Lives change when five suburban kids discover a dead superhero in the woods outside of their neighborhood. Plutona is a five-issue limited series by Jeff Lemire and newcomer Emi Lenox, who is also the artist. It starts off earnestly: Best friends Mie Diane are often annoyed by Mie’s younger brother Mike. There’s also Ray, the resident badass who grew up with a tough home life. They all come crashing together one afternoon when they come across Teddy as he peers through binoculars ‘capespotting.’
Literature in 2016 has been so high caliber that it was hard to narrow this list down to just five. However, there have been some that I have have been constantly suggesting to friends more than others, and once I realized that creating this list was easier said than done. The novels range from transcendent debuts to gut wrenching looks into the human psyche. They all have one thing in common: poignant prose, intriguing structure, and supreme characters that you won’t soon forget.
Check out the list below:
It’s no secret that I love women writers. I’m so happy this list includes five books were written by all females (well, one was co-written by a gay man). This list includes a “young adult” novel – gasp – a beachy-read, and a few high literary hitters every book lover needs add to their list.
My love affair with comics comes and goes. Part of it probably has to do with my lack of ability to commit to anything. But that’s for a different post and a few more hundreds of dollars worth of therapy.
The point is that I randomly picked up Brian K. Vaughan’s (aka: the genius who brought the world Y: The Last Man, Ex Machina, The Runaways, of course, Saga, and so much more) Paper Girls in a Barnes and Noble in Tucson, Arizona of all places. The vibrant pink and blue illustration on the trade collection (done by Cliff Chiang) caught my eye.
May has a mammoth slate of releases. Narrowing it down to five was quite difficult, but I somehow managed to do it. Maybe you don’t know exactly how terrific this month is for books, though. Here’s a hint: I left off Julian Barnes’ follow-up to his Man Booker-winning The Sense of an Ending. Here are the five that made the cut, though.
I was surprised while making this list how excited I was about a book written by the dude from The X-Files. This month is filled with books from unknowns, authors trying to avoid the sophomore slump and political non-fiction. Check out some of these books this spring.
The first quarter of 2016 had a lot of standout moments in pop culture. Here are a few of the shows, books, films, music, and moment
Here are the standouts of pop culture from January 1 through March 31, 2016.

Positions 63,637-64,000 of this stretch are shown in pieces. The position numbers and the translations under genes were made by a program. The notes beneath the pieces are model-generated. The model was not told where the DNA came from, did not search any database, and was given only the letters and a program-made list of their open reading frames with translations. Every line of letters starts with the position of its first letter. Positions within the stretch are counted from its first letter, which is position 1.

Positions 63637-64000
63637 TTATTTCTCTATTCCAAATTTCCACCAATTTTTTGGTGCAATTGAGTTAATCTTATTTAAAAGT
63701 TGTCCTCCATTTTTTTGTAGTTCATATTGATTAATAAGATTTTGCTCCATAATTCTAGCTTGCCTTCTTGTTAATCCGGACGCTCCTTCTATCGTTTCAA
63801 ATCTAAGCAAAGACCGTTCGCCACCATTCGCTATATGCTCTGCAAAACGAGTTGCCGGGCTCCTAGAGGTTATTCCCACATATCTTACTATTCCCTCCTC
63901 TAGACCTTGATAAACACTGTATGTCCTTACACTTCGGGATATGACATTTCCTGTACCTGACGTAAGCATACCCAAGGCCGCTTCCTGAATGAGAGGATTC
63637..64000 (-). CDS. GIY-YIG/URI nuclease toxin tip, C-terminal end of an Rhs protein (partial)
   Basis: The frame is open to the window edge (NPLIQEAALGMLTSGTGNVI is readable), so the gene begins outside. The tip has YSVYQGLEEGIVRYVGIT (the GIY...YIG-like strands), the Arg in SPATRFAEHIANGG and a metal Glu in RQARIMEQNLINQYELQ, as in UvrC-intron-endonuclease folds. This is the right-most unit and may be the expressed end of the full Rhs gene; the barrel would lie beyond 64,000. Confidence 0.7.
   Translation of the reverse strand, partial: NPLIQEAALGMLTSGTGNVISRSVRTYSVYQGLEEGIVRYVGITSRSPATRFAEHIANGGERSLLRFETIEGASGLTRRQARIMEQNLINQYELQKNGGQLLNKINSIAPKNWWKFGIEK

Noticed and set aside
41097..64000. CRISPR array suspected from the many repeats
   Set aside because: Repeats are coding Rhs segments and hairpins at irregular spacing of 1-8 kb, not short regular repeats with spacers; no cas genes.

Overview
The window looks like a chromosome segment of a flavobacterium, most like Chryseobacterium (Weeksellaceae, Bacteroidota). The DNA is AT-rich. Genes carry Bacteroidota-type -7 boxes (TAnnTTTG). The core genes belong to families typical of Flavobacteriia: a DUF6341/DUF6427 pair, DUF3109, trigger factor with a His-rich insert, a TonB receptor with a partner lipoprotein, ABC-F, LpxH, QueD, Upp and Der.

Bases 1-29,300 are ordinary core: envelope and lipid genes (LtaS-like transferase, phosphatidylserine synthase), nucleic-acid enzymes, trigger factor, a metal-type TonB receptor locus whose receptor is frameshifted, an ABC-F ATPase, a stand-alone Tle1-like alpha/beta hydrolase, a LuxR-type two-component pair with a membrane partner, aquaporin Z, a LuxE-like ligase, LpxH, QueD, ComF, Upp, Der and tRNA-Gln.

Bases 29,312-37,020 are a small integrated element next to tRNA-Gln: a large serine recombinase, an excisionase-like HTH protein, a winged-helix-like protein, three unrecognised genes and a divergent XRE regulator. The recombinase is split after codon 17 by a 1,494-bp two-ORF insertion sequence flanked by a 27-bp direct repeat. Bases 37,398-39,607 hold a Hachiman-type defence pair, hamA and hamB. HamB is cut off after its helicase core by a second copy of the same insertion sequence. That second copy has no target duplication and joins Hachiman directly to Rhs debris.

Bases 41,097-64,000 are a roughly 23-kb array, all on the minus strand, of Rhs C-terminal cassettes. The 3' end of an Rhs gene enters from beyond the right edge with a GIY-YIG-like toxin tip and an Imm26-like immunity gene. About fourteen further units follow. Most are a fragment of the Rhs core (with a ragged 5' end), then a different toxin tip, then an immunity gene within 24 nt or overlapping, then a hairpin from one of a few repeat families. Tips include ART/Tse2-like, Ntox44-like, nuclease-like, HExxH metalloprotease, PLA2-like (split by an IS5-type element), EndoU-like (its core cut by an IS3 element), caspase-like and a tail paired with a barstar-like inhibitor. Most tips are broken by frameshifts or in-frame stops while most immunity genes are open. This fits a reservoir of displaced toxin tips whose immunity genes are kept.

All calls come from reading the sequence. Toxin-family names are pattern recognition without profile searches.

There are a lot of quality reads that you should seek out this month. There are some diverse and interesting options heading into spring. Check them out below.
I read 55 books last year. I made some guidelines for 2015: a new author every week, stick to recent releases, something literary, and only read books I never read before. Sounds boring, but it was important to me. This year, however, I’m doing whatever the hell I want. I’m not worried about a number like I was last year or those stupid rules. I still have a reading goal (4/month), but I can read things I’ve already read and am trying some more “fun” titles.
My dad was in town for a bit, so I didn’t do much reading in the first half of the month, but I finished three in the past week. I even had the chance to interview two of them. Check them out below. (PS: Sorry that they’re all by white men.)
Travis Mulhauser’s debut novel may be set in a fictional county in northern Michigan, but Sweetgirl reads very much like an Appalachian or Southern Gothic novel akin to Winter’s Bone. His eloquent prose describes the beauty in the harshness of Cutler County and softens the roughness of his characters.
The novel follows Percy, an intelligent, 16-year-old high school drop out on the search for her meth addicted mother. During the search, she finds an abandoned baby in the care of two passed out drug addicts, which sends the rest of her journey into a melancholy adventure.
What is most striking about Mulhauser is how he became a writer. His style is obviously strongly influenced by his time growing up in Michigan, but unsurprisingly has strong ties to the south due to his time at the University of North Carolina – Greensboro’s MFA program.
I spoke with him about his influences and the fortitude it took to quit the comforts of a forty hour a week job to become a full-time writer.